Spring Planting & Planning: What to Do Now

  • Cool season annuals, like pansies, can be arranged in containers now for a spring lift-me-up. It's also time to plant cool-season veggies and think about raised beds for summer harvests. Sue Ryba

    Cool season annuals, like pansies, can be arranged in containers now for a spring lift-me-up. It's also time to plant cool-season veggies and think about raised beds for summer harvests. Sue Ryba

 
 
Updated 4/20/2020 8:38 AM

Whose green thumb is itching to get in the soil this season?

While there are a few weeks to go before the frost-free date in mid-May, some hardy cool-season flowers and edibles can be planted right now.

 

Local landscape pro Bob Bertog offers his pro tips for spring planting and planning:

Garden beds and planter prep: Before planting anything, prep your garden beds, including raised beds and planters. Check for damage or cracks. Pull out weeds. Turn over soil and amend with peat, compost or other amendments. Top-dress with a thin layer of mulch for protection. We've noted more interest in raised beds this year as clients undertake their spring cleanup and summer projects.

Cool crop varieties: The tomatoes will have to wait until mid to late May, but April is a fine time to sow seeds or transplant vegetable seedlings like peas, kale, swiss chard and broccoli, among others. You can also plant root vegetables -- best by seed -- such as beets and carrots. Always check seed packets for instructions and recommended timing.

Hardy spring blooms: Dress up those bare planters and containers with colorful, hardy spring blooms ranging from pansies to violets to bachelor's button. Depending on your taste, you can go with boldly contrasting colors or with palates of varying hues in the same color family. Likewise, you can incorporate a variety of accents for different heights, colors and textures, including pussy willows and red twig dogwood. We also like grouping containers of different sizes and styles for visual interest.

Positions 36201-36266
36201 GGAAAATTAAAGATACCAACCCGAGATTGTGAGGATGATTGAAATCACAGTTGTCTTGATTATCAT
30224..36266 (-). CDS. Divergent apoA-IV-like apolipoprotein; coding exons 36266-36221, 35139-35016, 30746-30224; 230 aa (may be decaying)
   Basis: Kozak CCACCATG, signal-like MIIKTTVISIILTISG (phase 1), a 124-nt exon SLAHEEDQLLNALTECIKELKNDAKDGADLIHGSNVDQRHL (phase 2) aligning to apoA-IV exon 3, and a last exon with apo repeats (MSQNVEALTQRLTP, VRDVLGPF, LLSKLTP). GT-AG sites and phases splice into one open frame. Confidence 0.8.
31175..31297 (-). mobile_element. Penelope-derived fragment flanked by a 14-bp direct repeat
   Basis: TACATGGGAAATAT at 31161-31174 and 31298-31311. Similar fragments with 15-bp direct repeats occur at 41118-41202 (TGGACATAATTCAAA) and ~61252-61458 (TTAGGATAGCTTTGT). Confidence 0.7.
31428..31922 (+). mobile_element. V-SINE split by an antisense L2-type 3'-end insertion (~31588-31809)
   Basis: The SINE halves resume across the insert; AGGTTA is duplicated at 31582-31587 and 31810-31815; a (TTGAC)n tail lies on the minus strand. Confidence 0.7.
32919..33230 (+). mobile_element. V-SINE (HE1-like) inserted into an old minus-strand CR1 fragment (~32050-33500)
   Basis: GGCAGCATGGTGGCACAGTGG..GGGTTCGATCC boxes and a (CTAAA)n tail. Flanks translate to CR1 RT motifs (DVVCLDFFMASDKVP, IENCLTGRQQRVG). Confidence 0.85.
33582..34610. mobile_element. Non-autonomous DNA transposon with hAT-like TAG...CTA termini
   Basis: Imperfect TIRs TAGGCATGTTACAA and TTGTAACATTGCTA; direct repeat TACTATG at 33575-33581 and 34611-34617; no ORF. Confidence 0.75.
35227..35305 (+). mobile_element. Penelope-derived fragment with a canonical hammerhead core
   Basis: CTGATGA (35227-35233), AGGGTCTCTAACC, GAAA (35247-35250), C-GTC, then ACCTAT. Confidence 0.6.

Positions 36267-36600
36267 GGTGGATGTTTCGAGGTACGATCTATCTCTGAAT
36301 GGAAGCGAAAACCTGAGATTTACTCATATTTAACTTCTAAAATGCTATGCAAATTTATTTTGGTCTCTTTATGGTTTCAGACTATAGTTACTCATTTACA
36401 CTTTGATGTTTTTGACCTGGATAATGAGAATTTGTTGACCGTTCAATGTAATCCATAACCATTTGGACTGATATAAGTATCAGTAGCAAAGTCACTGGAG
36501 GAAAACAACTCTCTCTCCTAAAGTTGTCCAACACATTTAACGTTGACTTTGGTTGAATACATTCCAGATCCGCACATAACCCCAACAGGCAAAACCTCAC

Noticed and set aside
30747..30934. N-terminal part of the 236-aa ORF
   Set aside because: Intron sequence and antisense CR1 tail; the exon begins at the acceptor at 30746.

Keep an eye on weather and temperatures. If a hard frost is forecast, bring in containers with flowers and edibles, or cover edibles as you would in the fall.

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Plan for your summer landscape: Within six weeks or so, it will be summer planting season and time to truly enjoy your outdoor surroundings. Plan now for warm weather crops in your vegetable gardens and think about what perennials, annuals, trees, shrubs you'd like to add, along with ideas for new landscape elements including patios, seating areas, fire pits, water features, lighting and more.

As more people are spending time at home this year, outdoor landscapes are coming into renewed focus and appreciation, for beauty, serenity, fresh air and sustenance. Creating beautiful spaces starts in spring.

Bob Bertog is president of Bertog Landscape Co. in Wheeling and a Certified Landscape Professional with the National Association of Landscape Professionals. He is also past president of the Illinois Landscape Contractors Association.

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